|The Edinburgh International Film Festival runs 19-30 June 2013.|
Guy Pearce plays a bohemian music teacher still harbouring dreams of making it as a musician in Breathe In, the new film from Drake Doremus (Like Crazy, 2011), which opens this year’s Edinburgh International Film Festival. An understated family melodrama, it headlines a strong representation for US independent cinema at the festival.
American Dreams is a new strand created to house this bumper crop, and includes the UK premieres of Sofia Coppola’s celebrity-culture satire The Bling Ring and Noah Baumbach’s Frances Ha, starring Greta Gerwig as a 27-year-old dancer in Brooklyn. What Maisie Knew teams Julianne Moore and Steve Coogan in an updating of the Henry James story and is directed by Scott McGehee and David Siegel.
The best new British films competing for the Michael Powell Award this year feature six directorial debuts, including the UK premiere of Paul Wright’s For Those in Peril, the mythic story of a young man setting out to sea to search for men missing after a boating accident. Other contenders for the award include Jamie Chambers’ Blackbird; Mister John, an atmospheric drama about a Londoner who goes to live in Singapore to investigate his dead brother’s estate; and The Sea, starring Ciarán Hinds and Charlotte Rampling.
The latest film from controversial documentary-maker Alex Gibney is We Steal Secrets: The Story of Wikileaks, which is prominent in the festival’s Director’s Showcase. It’s here that you’ll also find new work from Aki Kaurismäki (Historic Centre), Mania Akbari (From Tehran to London), Sarah Polley (Stories We Tell), Wang Bing (Three Sisters) and Philippe Grandrieux (White Epilepsy).
The International Film Competition also spreads its net wide to provide a taster of the best new filmmaking from around the world. Mahdi Fleifel’s A World Not Ours is a powerful look at life in a Palestinian refugee camp; Before Snowfall is a coming-of-age drama by Iraqi-Kurdistan-born director Hisham Zamam; and Of Snails and Men is a satire set in Romania in the post-Communist years.
The festival zeroes in on the cinema of Sweden and Korea for special focus, with individual strands devoted to new work from two current hothouses of world cinema.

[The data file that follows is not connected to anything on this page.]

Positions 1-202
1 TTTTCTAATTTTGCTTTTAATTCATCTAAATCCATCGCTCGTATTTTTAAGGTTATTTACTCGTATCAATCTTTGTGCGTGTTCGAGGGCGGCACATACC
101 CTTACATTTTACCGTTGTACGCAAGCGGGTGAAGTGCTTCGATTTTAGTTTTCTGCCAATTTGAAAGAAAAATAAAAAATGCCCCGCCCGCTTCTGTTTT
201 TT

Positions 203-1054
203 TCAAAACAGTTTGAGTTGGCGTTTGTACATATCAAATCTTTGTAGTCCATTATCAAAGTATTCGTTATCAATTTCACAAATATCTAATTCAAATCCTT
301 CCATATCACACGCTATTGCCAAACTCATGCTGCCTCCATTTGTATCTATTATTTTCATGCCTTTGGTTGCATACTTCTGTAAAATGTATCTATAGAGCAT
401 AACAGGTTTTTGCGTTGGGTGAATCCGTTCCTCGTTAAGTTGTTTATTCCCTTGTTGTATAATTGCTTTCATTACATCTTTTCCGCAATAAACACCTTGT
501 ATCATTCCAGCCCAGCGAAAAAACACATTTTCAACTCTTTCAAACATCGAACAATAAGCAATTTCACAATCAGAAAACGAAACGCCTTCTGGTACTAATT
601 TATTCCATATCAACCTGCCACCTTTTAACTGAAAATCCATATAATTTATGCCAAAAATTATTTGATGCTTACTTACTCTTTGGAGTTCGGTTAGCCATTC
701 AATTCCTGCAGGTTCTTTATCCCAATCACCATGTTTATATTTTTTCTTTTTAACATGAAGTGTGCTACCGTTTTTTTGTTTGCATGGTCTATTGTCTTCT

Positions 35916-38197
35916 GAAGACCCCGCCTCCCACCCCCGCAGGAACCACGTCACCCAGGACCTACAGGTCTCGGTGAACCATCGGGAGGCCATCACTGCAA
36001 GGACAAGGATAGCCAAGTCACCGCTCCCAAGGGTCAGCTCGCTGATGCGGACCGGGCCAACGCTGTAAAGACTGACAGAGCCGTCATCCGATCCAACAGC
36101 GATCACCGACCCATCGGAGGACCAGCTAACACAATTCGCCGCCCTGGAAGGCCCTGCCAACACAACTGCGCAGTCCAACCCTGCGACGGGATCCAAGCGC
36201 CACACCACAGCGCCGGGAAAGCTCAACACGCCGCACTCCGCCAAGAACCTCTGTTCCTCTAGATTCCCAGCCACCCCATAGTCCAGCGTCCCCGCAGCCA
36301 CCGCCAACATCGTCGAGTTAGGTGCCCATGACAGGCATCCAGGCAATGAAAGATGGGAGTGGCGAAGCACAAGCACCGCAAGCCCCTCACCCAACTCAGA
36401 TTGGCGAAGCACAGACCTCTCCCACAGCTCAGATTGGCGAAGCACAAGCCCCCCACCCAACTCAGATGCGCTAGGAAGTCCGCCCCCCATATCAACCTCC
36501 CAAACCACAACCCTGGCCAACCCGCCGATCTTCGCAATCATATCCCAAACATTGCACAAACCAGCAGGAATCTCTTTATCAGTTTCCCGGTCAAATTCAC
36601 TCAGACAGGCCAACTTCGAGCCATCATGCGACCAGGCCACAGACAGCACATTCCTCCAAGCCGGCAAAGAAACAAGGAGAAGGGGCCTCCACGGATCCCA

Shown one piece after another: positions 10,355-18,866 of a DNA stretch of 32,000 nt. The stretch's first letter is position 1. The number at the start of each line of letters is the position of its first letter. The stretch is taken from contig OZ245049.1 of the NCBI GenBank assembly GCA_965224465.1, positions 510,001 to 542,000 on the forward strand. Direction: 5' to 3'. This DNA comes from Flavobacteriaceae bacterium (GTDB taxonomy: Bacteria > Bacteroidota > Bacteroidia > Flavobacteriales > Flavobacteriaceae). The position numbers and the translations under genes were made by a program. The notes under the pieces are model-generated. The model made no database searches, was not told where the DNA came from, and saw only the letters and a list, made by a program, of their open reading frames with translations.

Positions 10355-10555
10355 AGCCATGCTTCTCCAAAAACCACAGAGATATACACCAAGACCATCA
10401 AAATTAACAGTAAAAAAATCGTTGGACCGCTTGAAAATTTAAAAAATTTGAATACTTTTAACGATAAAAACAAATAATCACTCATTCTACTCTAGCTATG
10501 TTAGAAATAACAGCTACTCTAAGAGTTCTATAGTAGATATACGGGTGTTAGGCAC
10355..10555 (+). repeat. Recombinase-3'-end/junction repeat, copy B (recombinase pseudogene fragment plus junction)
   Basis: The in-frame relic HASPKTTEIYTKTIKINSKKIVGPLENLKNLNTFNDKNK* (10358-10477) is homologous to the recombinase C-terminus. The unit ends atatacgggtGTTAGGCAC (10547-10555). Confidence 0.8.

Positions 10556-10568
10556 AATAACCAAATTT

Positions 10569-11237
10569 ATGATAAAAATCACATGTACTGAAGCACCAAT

Two vintage directors are celebrated with their own retrospectives. Symphonies of Life remembers the Golden Age French director Jean Grémillon, presented in association with the BFI ahead of a retrospective at London’s BFI Southbank, while Fantastic Voyages raises a glass to neglected Hollywood genre stalwart Richard Fleischer, whose credits include the 1952 thriller The Narrow Margin and the 1966 sci-fi adventure Fantastic Voyage, starring Raquel Welch.
Four BFI Film Fund-backed titles are included in the programme: with Michael Powell Award contenders For Those in Peril and Mister John featured alongside Mark Cousins’ acclaimed A Story of Children and Film and Shooting Bigfoot, a new documentary about one filmmaker’s search for Bigfoot in the American wilderness. The BFI is also hosting two industry events: a networking breakfast for emerging short film directors, and Meet the Funders, a panel discussion offering insight into and advice about the funding process from executives at the BFI Film Fund and other key funding organisations.
The festival comes to an end on 30 June with a closing night gala screening of Scottish romantic comedy Not Another Happy Ending. “I’m very proud that in my second year at the festival,” says artistic director Chris Fujiwara, “we’ve again put together a programme that reflects our festival’s commitment to international cinema, while giving our audiences opportunities to discover a broad range of outstanding work from British filmmakers.”